Genetic algorithms and GIS data for decision making in planning water distribution networks

Fendi, Karwan Ghazi (2012) Genetic algorithms and GIS data for decision making in planning water distribution networks. PhD thesis, University of Nottingham.

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Abstract

This thesis is concerned with the optimal design of Water Distribution Networks (WDNs). The design involves finding an acceptable trade-off between cost minimisation and the maximisation of numerous system benefits. The primary design problem involves cost-effective specification of a pipe network layout and pipe sizes in order to satisfy expected consumer water demands within required pressure limits. The design of a WDN has many variable parameters such as position and size of the water sources, position and the size of the pipes and position of the treatment plants. However, the layout is constrained by the location of existing facilities such as streets and buildings and other geographic features. The total costs may consist of the cost of network materials such as pipes, construction works and system operation and maintenance. The problem may be extended to consider the design of additional components, such as reservoirs, tanks, pumps and valves. Practical designs must also cater for the uncertainty of demand, the requirement of surplus capacity for future growth, and the hydraulic reliability of the system under different demand and potential failure conditions.

The thesis reviews the literature related to water distribution networks, their design and optimisation. It then presents a Genetic Algorithm (GA) formulation to assist in developing the design of a water distribution network.

The main aim of this research is to investigate the possibility of combining GAs and GIS in the design optimisation. A decision mechanism is developed which enables the model to reach a meaningful solution and provide a practical design technique for WDNs. The aim is also to provide an experimental analysis of the combined GA and decision mechanism to solve the problem in hand and to assess the robustness of these techniques when applied to different instances.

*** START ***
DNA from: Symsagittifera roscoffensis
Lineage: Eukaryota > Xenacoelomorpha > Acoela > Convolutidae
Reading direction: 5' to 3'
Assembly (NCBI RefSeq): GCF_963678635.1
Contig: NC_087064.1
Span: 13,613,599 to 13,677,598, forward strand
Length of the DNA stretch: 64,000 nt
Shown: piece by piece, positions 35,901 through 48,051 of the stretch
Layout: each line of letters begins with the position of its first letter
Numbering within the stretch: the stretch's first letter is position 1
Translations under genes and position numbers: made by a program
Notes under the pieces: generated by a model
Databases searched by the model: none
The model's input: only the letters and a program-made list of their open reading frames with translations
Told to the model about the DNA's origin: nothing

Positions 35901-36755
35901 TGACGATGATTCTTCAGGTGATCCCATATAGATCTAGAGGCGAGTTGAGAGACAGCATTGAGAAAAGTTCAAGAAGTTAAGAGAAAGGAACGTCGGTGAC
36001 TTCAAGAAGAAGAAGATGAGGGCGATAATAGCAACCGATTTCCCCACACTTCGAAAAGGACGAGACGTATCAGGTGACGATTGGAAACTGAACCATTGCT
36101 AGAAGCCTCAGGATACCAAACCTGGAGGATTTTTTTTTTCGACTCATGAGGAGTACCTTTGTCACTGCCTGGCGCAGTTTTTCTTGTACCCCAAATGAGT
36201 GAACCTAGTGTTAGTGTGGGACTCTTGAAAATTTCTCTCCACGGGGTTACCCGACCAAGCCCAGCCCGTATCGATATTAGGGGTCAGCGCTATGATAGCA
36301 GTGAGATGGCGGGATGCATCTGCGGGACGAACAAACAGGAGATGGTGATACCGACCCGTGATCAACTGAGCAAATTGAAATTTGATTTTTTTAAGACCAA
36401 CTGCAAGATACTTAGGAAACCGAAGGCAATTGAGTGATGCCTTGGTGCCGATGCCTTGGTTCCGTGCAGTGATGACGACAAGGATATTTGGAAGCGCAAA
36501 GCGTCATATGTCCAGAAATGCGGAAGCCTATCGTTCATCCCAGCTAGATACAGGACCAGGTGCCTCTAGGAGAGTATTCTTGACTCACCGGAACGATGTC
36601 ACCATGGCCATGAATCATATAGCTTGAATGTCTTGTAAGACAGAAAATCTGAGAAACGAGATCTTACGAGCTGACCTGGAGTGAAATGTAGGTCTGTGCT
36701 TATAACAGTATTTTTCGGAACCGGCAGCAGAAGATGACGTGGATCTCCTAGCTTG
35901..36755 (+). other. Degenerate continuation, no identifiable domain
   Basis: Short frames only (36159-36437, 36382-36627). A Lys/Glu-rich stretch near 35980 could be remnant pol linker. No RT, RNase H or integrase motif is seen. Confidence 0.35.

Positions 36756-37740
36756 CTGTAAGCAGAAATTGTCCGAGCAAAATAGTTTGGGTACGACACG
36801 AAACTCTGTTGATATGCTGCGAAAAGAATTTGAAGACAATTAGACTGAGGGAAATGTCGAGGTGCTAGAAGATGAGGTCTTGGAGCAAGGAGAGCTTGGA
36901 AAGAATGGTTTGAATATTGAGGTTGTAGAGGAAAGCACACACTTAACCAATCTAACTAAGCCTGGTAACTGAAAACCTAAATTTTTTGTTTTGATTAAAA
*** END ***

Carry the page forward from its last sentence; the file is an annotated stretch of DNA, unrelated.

An initial prototype model is presented for the design of a WDN which is used to determine the necessary features of the 'final' model. These features include the world in which the model will be built, the design of the fitness function, chromosome representation, and GA operators.

The research mainly concluded that the initial model prototype was useful to determine the necessary features and to produce the final model which enables a variety of necessary factors to be explicitly included in the design of WDNs.

This initial model suggested that the final model should include the decision mechanism, which is a matter of policy management and hydraulics, and hydraulic principles which allowed to compare the behaviour of different parameters and to simulate the functioning of the network under different scenarios. Water allocation and distribution policies can be applied according to the importance of the demand area and the ability of the system to deliver sufficient water amounts. These policies link essential hydraulic and institutional relationships as well as water uses and users and allocation decision-making process.

It was also found that the representation of the world layout is important. The world is described in GIS in terms of models that define the concepts and procedures needed to translate real-world features into data. The important aspects in the chromosome representation are the node positions, the links. In this case, a chromosome must contain the three-dimensional node coordinates, the connection between nodes, the head required to pump the water. The best model parameters were extracted to be used in real-life situations. The result of tests on an example world demonstrated that the model was successful, and the potential exists for the use of this formulation in more complex and real-world scenarios.

Item Type: Thesis (University of Nottingham only) (PhD)
Supervisors: Maudesley, M.J.
Keywords: Water, distribution, water-supply, planning, geographic information systems
Subjects: T Technology > TD Environmental technology. Sanitary engineering
Faculties/Schools: UK Campuses > Faculty of Engineering > Department of Civil Engineering
Item ID: 14103
Depositing User: EP, Services
Date Deposited: 01 Apr 2014 08:39
Last Modified: 28 Oct 2016 05:05
URI: http://eprints.nottingham.ac.uk/id/eprint/14103

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